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J Biol Chem. 2011 Jun 10;286(23):20710-26. doi: 10.1074/jbc.M110.213538. Epub 2011 Apr 13.

Direct membrane association drives mitochondrial fission by the Parkinson disease-associated protein alpha-synuclein.

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  • 1Department of Neurology and Physiology, University of California, San Francisco, California 94158, USA.

Abstract

The protein α-synuclein has a central role in Parkinson disease, but the mechanism by which it contributes to neural degeneration remains unknown. We now show that the expression of α-synuclein in mammalian cells, including neurons in vitro and in vivo, causes the fragmentation of mitochondria. The effect is specific for synuclein, with more fragmentation by α- than β- or γ-isoforms, and it is not accompanied by changes in the morphology of other organelles or in mitochondrial membrane potential. However, mitochondrial fragmentation is eventually followed by a decline in respiration and neuronal death. The fragmentation does not require the mitochondrial fission protein Drp1 and involves a direct interaction of synuclein with mitochondrial membranes. In vitro, synuclein fragments artificial membranes containing the mitochondrial lipid cardiolipin, and this effect is specific for the small oligomeric forms of synuclein. α-Synuclein thus exerts a primary and direct effect on the morphology of an organelle long implicated in the pathogenesis of Parkinson disease.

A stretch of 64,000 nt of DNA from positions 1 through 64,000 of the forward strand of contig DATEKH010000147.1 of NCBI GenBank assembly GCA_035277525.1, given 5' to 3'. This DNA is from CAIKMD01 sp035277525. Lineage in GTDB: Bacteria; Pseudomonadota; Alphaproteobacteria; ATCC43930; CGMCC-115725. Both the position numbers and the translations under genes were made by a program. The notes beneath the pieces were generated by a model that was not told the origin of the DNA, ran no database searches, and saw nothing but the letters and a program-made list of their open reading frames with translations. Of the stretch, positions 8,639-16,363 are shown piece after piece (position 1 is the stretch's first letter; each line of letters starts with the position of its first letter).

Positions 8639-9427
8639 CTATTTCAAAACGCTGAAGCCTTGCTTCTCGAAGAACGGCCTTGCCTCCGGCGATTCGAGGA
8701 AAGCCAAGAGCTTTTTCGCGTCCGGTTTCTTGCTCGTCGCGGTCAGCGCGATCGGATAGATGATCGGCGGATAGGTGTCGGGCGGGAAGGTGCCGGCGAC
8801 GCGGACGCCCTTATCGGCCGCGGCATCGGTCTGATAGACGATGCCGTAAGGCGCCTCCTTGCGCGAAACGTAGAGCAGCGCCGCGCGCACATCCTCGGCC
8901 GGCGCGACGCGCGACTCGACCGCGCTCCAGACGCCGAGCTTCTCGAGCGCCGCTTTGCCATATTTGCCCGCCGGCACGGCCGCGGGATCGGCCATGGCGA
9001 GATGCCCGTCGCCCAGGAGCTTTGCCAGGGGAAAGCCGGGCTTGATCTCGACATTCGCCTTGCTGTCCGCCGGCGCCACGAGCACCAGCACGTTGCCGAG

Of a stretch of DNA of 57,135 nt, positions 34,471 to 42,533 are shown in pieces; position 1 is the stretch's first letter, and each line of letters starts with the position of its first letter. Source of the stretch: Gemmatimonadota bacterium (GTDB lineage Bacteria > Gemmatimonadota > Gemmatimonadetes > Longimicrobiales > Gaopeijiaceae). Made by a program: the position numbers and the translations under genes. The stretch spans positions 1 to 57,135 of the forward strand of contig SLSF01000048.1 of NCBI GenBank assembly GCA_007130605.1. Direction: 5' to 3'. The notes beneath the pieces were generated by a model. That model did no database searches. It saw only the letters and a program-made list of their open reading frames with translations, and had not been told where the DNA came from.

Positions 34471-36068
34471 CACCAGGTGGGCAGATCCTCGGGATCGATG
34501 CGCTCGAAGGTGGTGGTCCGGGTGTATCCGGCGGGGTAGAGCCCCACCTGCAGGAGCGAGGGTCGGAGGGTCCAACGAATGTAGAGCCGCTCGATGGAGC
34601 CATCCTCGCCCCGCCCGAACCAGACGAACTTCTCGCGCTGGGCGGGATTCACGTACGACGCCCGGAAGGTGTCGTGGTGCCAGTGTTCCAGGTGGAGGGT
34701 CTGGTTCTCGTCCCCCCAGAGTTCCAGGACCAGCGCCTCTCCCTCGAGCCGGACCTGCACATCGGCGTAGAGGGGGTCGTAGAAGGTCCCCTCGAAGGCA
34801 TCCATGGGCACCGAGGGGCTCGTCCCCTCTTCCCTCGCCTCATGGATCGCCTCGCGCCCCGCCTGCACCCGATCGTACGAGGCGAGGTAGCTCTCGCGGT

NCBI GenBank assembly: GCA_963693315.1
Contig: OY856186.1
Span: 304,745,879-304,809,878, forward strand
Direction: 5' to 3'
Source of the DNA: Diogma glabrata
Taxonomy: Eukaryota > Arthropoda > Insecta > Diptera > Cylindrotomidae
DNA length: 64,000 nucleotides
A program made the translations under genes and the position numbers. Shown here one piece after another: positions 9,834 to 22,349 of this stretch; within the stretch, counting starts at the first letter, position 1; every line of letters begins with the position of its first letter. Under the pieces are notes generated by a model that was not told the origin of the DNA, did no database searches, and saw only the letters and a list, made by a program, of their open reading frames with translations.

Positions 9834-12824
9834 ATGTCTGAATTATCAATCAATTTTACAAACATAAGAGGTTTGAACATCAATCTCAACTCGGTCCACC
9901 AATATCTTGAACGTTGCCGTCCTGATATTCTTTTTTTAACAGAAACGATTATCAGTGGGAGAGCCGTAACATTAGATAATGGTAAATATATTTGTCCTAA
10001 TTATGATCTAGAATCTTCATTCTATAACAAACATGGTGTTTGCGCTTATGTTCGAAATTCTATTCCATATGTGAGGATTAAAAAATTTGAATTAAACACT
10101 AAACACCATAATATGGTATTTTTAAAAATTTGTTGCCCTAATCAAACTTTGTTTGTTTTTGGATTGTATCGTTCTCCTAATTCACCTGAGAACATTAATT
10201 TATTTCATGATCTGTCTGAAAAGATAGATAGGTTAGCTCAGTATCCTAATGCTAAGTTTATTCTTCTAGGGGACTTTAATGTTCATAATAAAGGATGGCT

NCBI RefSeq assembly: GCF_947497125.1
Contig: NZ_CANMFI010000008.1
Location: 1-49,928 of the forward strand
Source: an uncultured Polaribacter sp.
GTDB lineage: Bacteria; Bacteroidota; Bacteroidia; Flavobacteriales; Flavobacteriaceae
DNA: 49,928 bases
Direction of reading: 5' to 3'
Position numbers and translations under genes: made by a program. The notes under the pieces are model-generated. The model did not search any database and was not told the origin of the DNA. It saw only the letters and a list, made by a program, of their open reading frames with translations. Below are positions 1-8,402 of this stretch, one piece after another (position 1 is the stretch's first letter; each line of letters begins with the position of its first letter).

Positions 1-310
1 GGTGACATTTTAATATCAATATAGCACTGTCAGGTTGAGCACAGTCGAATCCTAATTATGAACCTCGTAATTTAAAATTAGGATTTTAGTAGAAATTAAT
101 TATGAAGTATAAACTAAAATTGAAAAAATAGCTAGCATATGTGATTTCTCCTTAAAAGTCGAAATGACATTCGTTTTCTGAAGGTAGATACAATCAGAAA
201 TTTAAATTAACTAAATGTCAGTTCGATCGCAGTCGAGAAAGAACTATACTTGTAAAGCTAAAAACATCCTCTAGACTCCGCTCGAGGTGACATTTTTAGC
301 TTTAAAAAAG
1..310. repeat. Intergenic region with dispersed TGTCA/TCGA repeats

PMID:
21489994
[PubMed - indexed for MEDLINE]
PMCID:
PMC3121472
Free PMC Article
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